NEW YORK - "I think it's good to have your personal kind of content personal." And that's exactly what Governor Hochul thinks.
So, she has signed a new law that will prevent your boss or a prospective boss from asking for access to your locked or personal social media accounts.
Believe it or not, up until now, bosses had the right to ask for it.
"Both current employers and potential employers, were demanding information from people… whether it was log-in information, usernames, ways to get into your accounts because they wanted to look into your background," explained New York State Assembly Member Jeffrey Dinowitz of the Bronx, who wrote the bill banning the practice.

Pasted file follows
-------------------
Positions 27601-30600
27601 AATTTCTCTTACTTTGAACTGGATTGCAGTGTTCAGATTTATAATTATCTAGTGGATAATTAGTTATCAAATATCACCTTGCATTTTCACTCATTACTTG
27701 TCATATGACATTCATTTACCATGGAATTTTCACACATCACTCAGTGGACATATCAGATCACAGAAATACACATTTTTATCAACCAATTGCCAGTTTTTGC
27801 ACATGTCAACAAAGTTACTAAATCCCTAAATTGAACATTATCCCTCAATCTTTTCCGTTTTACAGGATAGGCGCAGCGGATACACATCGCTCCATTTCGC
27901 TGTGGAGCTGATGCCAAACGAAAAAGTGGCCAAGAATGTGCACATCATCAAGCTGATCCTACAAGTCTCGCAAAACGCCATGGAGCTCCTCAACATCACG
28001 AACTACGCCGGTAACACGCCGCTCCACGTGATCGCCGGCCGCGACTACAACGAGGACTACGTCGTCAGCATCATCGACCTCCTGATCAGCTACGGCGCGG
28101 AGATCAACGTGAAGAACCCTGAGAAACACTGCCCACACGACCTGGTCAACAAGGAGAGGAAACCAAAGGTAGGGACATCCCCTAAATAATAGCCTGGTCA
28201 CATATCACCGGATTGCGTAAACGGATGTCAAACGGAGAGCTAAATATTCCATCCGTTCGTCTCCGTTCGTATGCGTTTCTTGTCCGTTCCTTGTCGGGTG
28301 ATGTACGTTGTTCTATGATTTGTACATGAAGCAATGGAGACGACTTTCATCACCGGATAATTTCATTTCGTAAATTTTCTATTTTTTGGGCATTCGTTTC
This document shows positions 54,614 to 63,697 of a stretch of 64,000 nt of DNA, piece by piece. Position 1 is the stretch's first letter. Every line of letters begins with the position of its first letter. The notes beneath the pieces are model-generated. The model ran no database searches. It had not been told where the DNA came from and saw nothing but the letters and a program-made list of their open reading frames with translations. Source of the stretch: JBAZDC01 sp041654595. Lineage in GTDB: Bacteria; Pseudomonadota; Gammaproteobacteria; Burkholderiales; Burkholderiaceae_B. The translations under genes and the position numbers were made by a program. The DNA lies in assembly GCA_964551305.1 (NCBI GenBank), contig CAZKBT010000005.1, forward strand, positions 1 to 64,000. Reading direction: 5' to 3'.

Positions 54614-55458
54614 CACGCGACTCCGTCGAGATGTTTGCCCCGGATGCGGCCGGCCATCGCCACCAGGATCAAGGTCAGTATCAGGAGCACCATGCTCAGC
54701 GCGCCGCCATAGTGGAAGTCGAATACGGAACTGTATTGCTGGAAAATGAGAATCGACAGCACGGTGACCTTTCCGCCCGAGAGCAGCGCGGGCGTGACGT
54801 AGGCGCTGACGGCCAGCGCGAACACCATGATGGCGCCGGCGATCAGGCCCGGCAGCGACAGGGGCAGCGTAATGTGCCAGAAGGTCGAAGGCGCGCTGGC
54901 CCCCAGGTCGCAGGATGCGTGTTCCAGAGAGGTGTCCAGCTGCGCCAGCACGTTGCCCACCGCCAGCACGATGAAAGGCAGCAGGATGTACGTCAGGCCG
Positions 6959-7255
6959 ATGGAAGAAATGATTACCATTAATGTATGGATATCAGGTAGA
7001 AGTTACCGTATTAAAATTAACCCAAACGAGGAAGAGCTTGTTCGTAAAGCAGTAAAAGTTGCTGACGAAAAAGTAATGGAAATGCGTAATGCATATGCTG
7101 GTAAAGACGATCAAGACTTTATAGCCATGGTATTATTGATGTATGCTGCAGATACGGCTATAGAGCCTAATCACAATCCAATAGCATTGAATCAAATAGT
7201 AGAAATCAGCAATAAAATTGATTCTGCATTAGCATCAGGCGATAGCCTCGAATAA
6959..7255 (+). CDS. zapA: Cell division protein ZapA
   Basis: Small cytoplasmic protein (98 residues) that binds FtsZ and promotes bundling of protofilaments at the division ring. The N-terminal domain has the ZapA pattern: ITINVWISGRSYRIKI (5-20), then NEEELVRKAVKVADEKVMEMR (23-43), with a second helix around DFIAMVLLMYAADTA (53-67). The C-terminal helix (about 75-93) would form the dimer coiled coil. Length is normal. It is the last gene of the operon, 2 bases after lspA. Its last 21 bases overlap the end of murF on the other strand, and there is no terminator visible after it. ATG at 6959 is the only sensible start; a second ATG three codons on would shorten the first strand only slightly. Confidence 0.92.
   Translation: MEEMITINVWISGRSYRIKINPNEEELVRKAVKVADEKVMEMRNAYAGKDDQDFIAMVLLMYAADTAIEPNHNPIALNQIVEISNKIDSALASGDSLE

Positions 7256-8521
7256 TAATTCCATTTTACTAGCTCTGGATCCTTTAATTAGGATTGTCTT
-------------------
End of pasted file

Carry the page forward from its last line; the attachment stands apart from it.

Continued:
Employers are allowed to check out your public social media accounts, just like anyone else can, but they are no longer allowed to ask you to show them your private or locked accounts.
"I think this is long overdue," said David Lewis, the CEO of OperationsInc, a human resource consulting firm. "What's in the public domain for employees, and for that matter, candidates, is fair game. What's in the private domain is just that, it's private."
Here's what some New Yorkers have to say:
- "It's good they're putting some protections on that."
- "I think access should only be to my public accounts."
- "If you feel as though I'm hiding something, don't hire me."
The new law banning employers from asking for access to your private and locked accounts takes effect in about six months.